Changing the Law to Change Policing: First Steps

Today, the Center for Science and Justice joins the Policing Project at NYU Law, the Justice Collaboratory at Yale Law,  the Innovative Policing Program at Georgetown Law School, the Criminal Justice Program, Vanderbilt University, and Center for Criminal Justice at the University of Virginia School of Law in a new report: Changing the Law to Change Policing: First Steps.  An introduction:

Recent events have brought to the fore longstanding concerns about the nature of policing in the United States and how it undermines racial equity. As an institution, policing needs significant reconsideration. It is time to rethink the structure and governance of policing. It is also time to engage in a deeper conversation about the meaning of public safety. In the meantime, however, the following is a list of urgently-needed reforms, compiled by a small group of law school faculty, each of whom runs or is associated with an academic center devoted to policing and the criminal justice system. The reforms are not intended as an entire agenda for what ought to happen around policing, or what American policing should look like. Rather, they offer immediate, concrete steps federal, state, and local governments can take to address enduring problems in policing. The authors are scholars who are also deeply involved in the daily practice of policing, and included among them are the Reporters for the American Law Institute’s Principles of the Law: Policing, which works with advisers from across the ideological spectrum in drafting high-level principles to govern policing.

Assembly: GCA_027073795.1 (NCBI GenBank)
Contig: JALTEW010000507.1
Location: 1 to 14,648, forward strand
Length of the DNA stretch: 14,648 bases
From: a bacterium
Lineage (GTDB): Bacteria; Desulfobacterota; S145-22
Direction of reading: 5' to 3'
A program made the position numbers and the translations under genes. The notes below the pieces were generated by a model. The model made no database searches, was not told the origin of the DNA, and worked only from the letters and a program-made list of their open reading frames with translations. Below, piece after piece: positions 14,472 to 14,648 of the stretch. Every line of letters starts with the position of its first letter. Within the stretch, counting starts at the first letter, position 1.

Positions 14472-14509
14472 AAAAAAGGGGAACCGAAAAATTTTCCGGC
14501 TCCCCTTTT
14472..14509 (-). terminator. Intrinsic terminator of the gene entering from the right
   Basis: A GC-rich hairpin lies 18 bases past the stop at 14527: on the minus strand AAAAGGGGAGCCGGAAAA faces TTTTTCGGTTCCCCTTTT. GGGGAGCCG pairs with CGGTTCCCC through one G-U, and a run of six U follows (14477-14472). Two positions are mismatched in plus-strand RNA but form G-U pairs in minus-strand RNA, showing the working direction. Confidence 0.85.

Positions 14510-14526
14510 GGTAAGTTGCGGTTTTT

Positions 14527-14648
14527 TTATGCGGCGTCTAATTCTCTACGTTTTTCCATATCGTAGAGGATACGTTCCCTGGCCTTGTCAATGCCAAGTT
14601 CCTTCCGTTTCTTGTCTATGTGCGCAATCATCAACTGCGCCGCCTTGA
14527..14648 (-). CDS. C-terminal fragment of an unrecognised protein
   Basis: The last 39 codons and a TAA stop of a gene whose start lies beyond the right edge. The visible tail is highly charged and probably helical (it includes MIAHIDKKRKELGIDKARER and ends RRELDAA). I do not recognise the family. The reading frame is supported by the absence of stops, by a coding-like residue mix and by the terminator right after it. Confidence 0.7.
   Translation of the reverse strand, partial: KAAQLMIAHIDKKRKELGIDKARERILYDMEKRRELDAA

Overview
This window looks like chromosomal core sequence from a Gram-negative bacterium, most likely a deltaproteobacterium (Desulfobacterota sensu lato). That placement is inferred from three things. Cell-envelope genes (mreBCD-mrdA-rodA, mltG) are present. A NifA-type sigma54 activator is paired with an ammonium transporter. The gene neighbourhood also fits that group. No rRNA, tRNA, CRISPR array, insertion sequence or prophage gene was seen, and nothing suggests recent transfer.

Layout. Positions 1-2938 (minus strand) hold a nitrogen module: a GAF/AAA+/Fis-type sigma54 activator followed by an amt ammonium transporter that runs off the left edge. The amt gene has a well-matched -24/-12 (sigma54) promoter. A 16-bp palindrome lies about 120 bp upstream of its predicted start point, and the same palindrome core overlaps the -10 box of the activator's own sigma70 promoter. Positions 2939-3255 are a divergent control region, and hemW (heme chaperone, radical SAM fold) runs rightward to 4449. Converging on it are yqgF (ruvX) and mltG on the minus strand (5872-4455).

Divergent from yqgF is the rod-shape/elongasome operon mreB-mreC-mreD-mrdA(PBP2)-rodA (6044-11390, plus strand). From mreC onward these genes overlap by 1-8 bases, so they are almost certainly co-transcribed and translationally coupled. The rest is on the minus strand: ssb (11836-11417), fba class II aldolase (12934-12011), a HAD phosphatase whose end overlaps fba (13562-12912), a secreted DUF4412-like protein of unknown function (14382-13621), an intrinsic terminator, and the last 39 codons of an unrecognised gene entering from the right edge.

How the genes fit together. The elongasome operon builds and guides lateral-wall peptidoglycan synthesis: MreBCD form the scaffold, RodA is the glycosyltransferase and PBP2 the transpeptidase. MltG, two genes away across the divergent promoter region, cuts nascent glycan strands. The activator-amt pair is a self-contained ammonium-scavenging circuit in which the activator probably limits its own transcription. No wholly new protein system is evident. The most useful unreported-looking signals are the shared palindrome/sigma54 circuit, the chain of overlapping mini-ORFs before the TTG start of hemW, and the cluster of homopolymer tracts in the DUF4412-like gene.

We describe the need for these Federal Level Reforms :

Enforcing Constitutional Rights and Ensuring Adequate Remedies for Constitutional Violations

Regulating Specific Policies or Practices

Promoting Uniform Standards, Recordkeeping, and Information Sharing

Institutional Reforms 3 Regulation of Federal Policing Agencies


Substantive legislation on specific police policies and practices

State-Level Institutional Reform

Data and Transparency

Substantive Criminal Law and Enforcement Discretion


Accountability Systems


Municipal and County Codes